Aquarium care. Goldfish don't place many demands on the aquarist. They need unpolluted water, but it is not necessary to provide extra oxygen with an air pump. You may experience some mortality when you first introduce new fish into your aquarium, but this is often due to transportation stress. As long as the fish are not crowded, they will be able to get enough oxygen just from what is dissolved at the surface of the water. To avoid crowding, do not exceed one feeder-size (3 cm) goldfish per liter of water for any extended length of time. You should be able to put six to eight guppies in a basin aquarium.

Food. Goldfish will eat a wide variety of foods, but the most convenient is a commercial flake food. This kind of food floats, and the fish will quickly learn to come to the surface to eat. The most important thing about feeding is not to overfeed! Feed your fish once a day as much food as they will consume in 3–5 minutes. Too much food left in the aquarium will foul the water. Fish-feeding cakes—compressed food that disintegrates slowly—are available at pet and aquarium stores if you need to leave the fish unattended for more than 3 days.

Feed the fish when students can observe the feeding behavior. Goldfish like to eat insect larvae, worms, aquatic plants, and snail eggs (all of which they eat in the wild) as well as commercial food. Guppies also eat commercial fish food, as well as finely chopped fish, tubifex worms, earthworms, and Daphnia.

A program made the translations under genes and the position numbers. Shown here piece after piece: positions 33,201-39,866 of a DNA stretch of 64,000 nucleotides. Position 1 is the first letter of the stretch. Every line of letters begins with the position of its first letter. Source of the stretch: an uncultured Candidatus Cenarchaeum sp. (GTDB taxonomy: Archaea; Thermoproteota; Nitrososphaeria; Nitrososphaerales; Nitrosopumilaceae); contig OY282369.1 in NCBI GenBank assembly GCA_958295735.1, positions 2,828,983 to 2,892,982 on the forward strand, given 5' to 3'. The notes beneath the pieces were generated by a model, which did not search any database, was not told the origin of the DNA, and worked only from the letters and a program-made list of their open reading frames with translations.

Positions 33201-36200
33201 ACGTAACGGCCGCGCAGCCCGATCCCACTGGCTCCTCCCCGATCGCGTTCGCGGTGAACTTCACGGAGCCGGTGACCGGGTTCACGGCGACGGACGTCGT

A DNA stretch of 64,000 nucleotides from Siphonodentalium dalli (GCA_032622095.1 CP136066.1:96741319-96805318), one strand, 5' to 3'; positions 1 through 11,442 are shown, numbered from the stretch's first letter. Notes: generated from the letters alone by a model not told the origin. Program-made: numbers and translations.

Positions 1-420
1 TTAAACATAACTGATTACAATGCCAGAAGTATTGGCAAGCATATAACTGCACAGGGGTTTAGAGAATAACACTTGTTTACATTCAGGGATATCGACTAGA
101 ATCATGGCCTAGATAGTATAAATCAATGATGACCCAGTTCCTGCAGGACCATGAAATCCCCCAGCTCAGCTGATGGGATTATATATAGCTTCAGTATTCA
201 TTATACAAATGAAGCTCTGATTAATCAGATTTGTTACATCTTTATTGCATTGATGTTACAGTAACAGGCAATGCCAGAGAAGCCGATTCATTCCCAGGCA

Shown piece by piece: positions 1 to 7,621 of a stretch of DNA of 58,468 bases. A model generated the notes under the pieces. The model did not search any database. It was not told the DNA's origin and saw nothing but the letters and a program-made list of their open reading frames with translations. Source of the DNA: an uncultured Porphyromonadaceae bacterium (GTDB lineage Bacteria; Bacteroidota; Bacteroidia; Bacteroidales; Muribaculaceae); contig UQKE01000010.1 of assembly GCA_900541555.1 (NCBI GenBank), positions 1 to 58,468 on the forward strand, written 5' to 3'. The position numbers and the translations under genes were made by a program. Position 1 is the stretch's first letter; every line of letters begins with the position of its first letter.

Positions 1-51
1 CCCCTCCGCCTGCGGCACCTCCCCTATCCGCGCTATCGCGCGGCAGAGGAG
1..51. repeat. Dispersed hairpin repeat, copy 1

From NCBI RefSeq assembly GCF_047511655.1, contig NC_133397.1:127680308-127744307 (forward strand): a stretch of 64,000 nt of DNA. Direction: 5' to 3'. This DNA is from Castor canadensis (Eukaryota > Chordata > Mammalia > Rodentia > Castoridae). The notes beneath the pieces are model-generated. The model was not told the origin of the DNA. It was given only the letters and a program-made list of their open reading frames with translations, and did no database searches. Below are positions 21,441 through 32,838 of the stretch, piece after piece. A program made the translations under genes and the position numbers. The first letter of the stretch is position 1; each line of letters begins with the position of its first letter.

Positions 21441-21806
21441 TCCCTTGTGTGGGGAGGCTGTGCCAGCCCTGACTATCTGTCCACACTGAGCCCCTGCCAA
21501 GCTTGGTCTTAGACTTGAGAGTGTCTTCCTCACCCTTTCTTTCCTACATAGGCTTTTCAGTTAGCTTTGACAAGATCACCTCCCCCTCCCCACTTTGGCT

Reproduction. Goldfish are very prolific in nature and in special breeding ponds, but don't expect any offspring in the classroom. They need lots of plants and other cover to propagate successfully. If they did lay eggs in the aquarium, they would doubtless eat all of their own eggs during their incessant foraging for food morsels. Goldfish can grow to be 40 cm (16") long and may live more than 10 years. Be prepared for an extended stay when goldfish move into your room.

Guppies are small fish that bear live young. The feeder-guppy females are larger and usually a uniform beige or silver gray. Their abdomens become quite large when they are gravid (carrying young). The males are smaller and have longer, flowing tails. Males are the ones with spots of multiple colors. Fancy guppies that have been bred for showy colors can be dazzling.

Guppies are quite prolific and will probably give birth during their stay in your classroom. In fact, you may observe the arrival of baby guppies a day or two after the adults are put in their basin aquarium. The stress of transportation may induce a gravid female to release the babies. Adult guppies will eat the young, so you should supply the aquarium with plenty of Elodea in which the babies can hide, or move the adults to a separate tank. Students will enjoy watching the baby guppies grow.

What to do when the fish arrive. Float the unopened bag in aquarium of dechlorinated or spring water for about 15 minutes to equalize the temperature. When temperatures are equal, pour contents of bag through a dip net into another container and transfer fish from net to the aquarium. Discard shipping water. DO NOT USE CHLORINATED TAP WATER!!!

Maintain aquarium at room temperature out of direct sunlight, adding and/or changing water with treated water as necessary to reduce the concentration of nitrogen-containing chemicals naturally occurring in the water.